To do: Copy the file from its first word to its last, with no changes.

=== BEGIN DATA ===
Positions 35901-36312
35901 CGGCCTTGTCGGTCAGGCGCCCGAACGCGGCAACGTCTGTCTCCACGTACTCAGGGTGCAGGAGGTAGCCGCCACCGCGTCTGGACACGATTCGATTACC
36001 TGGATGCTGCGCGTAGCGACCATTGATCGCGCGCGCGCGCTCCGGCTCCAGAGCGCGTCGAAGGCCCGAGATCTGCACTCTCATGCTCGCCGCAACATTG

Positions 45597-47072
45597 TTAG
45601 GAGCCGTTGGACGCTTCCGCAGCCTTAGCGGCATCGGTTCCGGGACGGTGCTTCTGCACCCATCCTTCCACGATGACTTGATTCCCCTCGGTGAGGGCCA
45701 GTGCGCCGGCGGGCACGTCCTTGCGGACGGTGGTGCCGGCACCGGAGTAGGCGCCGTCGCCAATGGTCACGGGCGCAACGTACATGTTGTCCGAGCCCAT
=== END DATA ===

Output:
Positions 35901-36312
35901 CGGCCTTGTCGGTCAGGCGCCCGAACGCGGCAACGTCTGTCTCCACGTACTCAGGGTGCAGGAGGTAGCCGCCACCGCGTCTGGACACGATTCGATTACC
36001 TGGATGCTGCGCGTAGCGACCATTGATCGCGCGCGCGCGCTCCGGCTCCAGAGCGCGTCGAAGGCCCGAGATCTGCACTCTCATGCTCGCCGCAACATTG

Positions 45597-47072
45597 TTAG
45601 GAGCCGTTGGACGCTTCCGCAGCCTTAGCGGCATCGGTTCCGGGACGGTGCTTCTGCACCCATCCTTCCACGATGACTTGATTCCCCTCGGTGAGGGCCA
45701 GTGCGCCGGCGGGCACGTCCTTGCGGACGGTGGTGCCGGCACCGGAGTAGGCGCCGTCGCCAATGGTCACGGGCGCAACGTACATGTTGTCCGAGCCCAT